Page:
The government will abolish Serious Case Reviews, it announced yesterday following a review into Local Safeguarding Children’s Boards and multi-agency working.
The review, led by former president of the Association of Children’s Services Alan Wood, recommended that SCRs were scrapped saying that despite guidance to the contrary, the model of serious case reviews has not been able “to overcome the suspicion that its main purpose is to find someone to blame”.
“We need a fundamental change,” said Wood. “Government should discontinue Serious Case Reviews, and establish an independent body at national level to oversee a new national learning framework for inquiries into child deaths and cases where children have experienced serious harm.
“The framework should be predicated on high quality, published, local learning inquiries; the collection and dissemination of local lessons; the capacity to commission and carry out national serious case inquiries; and a requirement to report to the Secretary of State on issues for government derived from local and national inquiries,” he added.
The government confirmed that it agreed with the finding and confirmed that it would replace the current system of SCRs and miscellaneous local reviews with a system of national and local reviews.
The government said the new system should:
The government response confirmed that it would legislate to establish an independent National Panel which would be responsible for commissioning and publishing national reviews and investigate the most serious and/or complex cases relating to children in circumstances which the Panel considers will lead to national learning.
The legislation would also require Local Safeguarding Children Boards (and their successor arrangements) to carry out and publish the lessons from local reviews into cases which relate to a child or children in the local area and which are likely to lead (at least) to local learning.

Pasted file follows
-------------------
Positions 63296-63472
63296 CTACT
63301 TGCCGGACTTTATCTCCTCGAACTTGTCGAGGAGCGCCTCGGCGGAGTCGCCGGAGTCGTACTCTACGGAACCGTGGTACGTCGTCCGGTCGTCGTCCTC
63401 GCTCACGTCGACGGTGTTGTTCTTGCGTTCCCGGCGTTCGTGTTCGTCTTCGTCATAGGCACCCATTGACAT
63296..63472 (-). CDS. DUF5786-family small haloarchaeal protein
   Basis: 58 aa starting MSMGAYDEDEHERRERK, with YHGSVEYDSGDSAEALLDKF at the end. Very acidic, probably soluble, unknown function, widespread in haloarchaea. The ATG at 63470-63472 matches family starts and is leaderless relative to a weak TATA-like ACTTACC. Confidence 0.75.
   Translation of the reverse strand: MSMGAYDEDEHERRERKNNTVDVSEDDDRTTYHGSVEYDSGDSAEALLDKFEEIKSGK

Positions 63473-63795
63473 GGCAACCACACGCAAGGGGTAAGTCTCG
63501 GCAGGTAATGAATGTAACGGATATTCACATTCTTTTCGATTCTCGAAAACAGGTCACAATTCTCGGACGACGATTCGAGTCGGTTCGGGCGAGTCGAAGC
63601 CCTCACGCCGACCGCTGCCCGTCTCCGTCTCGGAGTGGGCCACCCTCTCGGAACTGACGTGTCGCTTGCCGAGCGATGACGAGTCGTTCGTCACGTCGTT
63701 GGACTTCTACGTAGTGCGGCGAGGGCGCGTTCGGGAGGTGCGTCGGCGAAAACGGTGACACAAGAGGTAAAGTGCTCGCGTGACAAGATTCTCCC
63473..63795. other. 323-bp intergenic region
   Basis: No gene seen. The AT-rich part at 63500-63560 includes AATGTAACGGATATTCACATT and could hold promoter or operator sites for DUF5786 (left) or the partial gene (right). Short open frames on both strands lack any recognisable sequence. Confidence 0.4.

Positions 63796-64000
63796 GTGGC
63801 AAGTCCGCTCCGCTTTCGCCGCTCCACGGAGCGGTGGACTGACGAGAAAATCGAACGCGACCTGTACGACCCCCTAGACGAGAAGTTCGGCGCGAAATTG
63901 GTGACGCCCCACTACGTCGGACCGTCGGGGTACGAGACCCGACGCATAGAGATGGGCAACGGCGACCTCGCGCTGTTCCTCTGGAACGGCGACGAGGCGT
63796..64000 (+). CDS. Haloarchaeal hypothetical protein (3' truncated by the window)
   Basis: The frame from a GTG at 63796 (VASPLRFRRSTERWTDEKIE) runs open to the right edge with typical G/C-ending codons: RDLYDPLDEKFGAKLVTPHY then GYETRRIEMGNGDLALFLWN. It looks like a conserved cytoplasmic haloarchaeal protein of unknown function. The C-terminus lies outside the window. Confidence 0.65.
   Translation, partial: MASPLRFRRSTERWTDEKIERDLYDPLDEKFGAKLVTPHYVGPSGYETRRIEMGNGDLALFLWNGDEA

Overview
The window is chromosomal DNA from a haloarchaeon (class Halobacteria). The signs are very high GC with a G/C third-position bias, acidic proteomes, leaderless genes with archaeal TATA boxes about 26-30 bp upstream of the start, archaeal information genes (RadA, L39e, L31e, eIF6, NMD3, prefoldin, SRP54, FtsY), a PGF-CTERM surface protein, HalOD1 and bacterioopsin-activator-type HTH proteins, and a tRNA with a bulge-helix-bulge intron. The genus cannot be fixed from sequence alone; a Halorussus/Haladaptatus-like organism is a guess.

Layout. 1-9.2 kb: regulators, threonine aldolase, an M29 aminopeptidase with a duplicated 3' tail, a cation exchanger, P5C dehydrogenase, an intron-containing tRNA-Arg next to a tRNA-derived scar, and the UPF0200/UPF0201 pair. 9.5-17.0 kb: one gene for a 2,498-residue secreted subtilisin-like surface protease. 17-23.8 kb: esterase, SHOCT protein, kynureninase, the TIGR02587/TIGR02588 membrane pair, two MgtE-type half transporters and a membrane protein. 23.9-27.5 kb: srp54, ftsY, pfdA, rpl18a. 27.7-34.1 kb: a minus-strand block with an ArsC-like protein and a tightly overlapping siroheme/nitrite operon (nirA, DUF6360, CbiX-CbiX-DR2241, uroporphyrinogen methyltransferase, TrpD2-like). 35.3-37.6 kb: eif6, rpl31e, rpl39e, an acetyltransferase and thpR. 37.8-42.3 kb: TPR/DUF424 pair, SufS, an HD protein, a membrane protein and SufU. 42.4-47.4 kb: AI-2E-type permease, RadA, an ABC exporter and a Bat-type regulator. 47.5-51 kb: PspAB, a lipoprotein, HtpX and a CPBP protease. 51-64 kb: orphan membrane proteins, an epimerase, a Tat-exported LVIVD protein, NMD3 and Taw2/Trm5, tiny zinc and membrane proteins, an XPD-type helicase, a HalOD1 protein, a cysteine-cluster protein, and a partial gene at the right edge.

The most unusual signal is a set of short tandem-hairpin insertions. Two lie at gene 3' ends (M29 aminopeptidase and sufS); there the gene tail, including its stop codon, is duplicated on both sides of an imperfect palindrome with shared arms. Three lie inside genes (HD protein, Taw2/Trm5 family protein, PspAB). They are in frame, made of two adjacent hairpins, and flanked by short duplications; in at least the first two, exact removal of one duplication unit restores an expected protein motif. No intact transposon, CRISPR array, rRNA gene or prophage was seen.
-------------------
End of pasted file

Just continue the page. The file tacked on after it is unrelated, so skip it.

Wood’s review also found that Local Safeguarding Children’s Boards are “are not sufficiently effective”.
“The limitations of LSCBs in delivering their key objectives have been fully exposed in this review and by the work of Ofsted. There needs to be a much higher degree of confidence that the strategic multi-agency arrangements we make to protect children are fit -for-purpose, consistently reliable and able to ensure children are being protected effectively,” said the review.
The review highlighted that the Local Government Association and Research in Practice found there was a lack of clarity on the role and expectations of an LSCB, and too often that the effectiveness of an LSCB is due to the ability of the Chair.
While LSCBs were essentially predicated on interfamilial child abuse, they are not in a good position to deal effectively with a remit to coordinate services and ensure their effectiveness across a spectrum encompassing child protection, safeguarding and wellbeing, the report said adding that “they have neither the capacity nor resources to do so”.
It recommended that existing arrangements for LSCBs are replaced with a new, more effective statutory framework that sets out the strategic multi-agency arrangements for child protection.
In its response, the government pledged to introduce a stronger but more flexible statutory framework that will support local partners to work together more effectively to protect and safeguard children and young people, embedding improved multi-agency behaviours and practices.
“This framework will set out clear requirements for the key local partners, while allowing them freedom to determine how they organise themselves to meet those requirements and improve outcomes for children locally,” said the government.
The government will place a new requirement on local authorities, the police and the health service, to make arrangements for working together in a local area. There will be an expectation on schools and other relevant agencies involved in the protection of children, to co-operate with the new multi-agency arrangements.
It will also remove the requirement for local areas to have LSCBs with set memberships, often leading to “large and unwieldy boards” and bring forward legislation to underpin the new arrangements.
In cases where local arrangements do not work effectively, the Secretary of State will have the power to intervene in situations where the three key agencies cannot reach an agreement on how they will work together, or where arrangements are otherwise seriously inadequate.
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